I had an interesting strip the other day. We were called to a physician’s office for an abnormal ECG. The EMD dispatch sent us “hot.” But the prearrival instructions indicated no immediate emergency. Patient was alert talking with good color, no pain and no shortness of breath. And as it usually turns out at a doctor’s office, the patient was there for a scheduled appointment, rather than an emergency appointment.
We found a fit 86 year-old female who it turns out had had a syncopal episode several days before while working for several hours ( and more strenuously than usual) in her garden. Other than that, she had no complaint. She was fit, drove a car, walked without a cane, and could carry on quite a conversation.
Her blood pressure was 120/60. Her pulse was 32. She was on a beta blocker, but had been for decades.
The doctor showed me the ECG. No ST abnormalities. A 12-lead from two months ago showed a sinus at 64.
I studied my monitor for a moment, but couldn’t make a snap call on the rhythm. It was regular. The Ps seemed to have a relation to the QRS, yet there looked to be a second P emerging from the T. There were no dropped beats.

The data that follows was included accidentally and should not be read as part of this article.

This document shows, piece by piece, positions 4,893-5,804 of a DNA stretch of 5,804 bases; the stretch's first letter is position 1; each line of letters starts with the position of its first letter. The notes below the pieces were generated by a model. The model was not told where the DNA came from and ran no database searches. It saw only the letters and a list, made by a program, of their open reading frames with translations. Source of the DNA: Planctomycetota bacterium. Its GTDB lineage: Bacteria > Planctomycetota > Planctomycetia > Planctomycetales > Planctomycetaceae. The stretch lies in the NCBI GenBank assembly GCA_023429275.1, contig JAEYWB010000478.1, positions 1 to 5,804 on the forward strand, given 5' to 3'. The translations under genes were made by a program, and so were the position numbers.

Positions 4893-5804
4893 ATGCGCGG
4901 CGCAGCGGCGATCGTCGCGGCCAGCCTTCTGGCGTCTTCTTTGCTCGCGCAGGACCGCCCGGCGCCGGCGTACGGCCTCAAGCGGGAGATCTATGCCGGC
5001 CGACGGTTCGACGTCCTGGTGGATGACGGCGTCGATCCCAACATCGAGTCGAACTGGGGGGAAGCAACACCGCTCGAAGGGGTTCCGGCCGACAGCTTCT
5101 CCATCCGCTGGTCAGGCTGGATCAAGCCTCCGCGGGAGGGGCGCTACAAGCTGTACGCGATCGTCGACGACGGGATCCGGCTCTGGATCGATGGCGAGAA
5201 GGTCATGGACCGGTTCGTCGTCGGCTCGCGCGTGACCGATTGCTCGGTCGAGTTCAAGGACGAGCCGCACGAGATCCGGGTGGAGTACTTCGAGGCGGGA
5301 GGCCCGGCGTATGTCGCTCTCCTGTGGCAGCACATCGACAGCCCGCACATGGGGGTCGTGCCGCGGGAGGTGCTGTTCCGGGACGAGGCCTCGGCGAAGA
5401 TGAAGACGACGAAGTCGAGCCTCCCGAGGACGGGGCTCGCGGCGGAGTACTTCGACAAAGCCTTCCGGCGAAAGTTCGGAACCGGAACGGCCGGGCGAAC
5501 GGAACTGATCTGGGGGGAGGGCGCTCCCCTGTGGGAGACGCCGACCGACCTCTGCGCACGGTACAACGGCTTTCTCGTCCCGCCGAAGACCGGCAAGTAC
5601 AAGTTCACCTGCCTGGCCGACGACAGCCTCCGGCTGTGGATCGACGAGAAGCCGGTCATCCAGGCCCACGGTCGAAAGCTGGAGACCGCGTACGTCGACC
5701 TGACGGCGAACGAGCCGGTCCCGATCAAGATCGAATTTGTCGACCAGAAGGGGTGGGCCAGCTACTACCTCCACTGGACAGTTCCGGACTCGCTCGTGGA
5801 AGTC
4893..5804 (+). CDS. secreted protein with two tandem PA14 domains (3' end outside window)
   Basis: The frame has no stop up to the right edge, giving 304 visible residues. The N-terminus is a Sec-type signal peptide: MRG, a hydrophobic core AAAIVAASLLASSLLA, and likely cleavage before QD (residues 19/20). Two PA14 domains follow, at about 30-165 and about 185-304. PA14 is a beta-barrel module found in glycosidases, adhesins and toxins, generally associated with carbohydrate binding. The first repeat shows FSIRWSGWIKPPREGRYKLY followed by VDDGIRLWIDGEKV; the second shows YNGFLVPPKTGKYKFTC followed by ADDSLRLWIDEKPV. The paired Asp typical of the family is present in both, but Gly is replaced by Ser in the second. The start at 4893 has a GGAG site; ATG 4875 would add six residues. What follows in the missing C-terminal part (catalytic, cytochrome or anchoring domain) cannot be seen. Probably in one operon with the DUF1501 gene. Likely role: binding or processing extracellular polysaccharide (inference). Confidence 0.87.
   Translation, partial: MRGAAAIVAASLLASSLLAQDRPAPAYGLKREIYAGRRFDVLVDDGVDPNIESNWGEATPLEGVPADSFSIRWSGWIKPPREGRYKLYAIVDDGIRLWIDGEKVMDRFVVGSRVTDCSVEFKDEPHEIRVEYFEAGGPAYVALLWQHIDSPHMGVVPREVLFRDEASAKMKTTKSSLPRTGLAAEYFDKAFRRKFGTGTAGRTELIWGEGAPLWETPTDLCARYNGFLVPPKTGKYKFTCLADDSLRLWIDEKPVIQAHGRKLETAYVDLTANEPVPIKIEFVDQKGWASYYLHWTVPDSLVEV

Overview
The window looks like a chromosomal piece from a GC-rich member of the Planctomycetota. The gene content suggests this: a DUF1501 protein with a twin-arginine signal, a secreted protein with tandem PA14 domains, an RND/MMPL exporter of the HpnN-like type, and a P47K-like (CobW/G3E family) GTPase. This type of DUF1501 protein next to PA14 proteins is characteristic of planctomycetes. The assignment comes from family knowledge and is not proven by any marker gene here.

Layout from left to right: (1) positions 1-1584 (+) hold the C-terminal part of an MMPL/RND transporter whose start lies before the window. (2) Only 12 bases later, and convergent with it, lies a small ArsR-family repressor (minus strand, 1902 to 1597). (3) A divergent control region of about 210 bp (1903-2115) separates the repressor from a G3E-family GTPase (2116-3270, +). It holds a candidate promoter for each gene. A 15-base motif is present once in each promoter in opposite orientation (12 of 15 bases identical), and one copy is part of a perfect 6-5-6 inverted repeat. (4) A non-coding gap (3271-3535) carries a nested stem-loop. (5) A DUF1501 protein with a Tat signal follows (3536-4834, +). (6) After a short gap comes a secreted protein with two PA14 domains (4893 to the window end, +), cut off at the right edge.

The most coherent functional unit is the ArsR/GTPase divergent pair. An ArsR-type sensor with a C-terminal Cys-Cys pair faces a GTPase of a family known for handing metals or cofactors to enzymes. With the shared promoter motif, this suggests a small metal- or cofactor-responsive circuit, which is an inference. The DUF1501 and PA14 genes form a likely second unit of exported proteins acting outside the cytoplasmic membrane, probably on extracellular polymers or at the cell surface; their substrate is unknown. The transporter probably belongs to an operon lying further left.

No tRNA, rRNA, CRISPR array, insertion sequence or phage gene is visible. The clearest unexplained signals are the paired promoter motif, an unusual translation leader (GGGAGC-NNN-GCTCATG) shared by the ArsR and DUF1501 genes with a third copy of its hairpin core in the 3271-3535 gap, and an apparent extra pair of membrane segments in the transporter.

It wasn’t until I ran out a long strip that I was able to see it more clearly. It was a 3rd degree block. The QRSs were all equal and the Ps were all equal. There was, in fact, no traditional relationship between the Ps and QRSs. Where it was tricky was the atrial(Ps) rate was 63, where the ventricular (QRS) rate was 33/34. In other words the P rate was not quite double the QRS, so it took awhile for P/QRS separation to become visible. (Only on the 4th strip can I see it.)
I saw the woman later in the ER and was had a long chat as she lay there, waiting to be taken upstairs to get a pacemaker, her heart still beating strong at 34, a standby pacer attached if her rate should suddenly drop.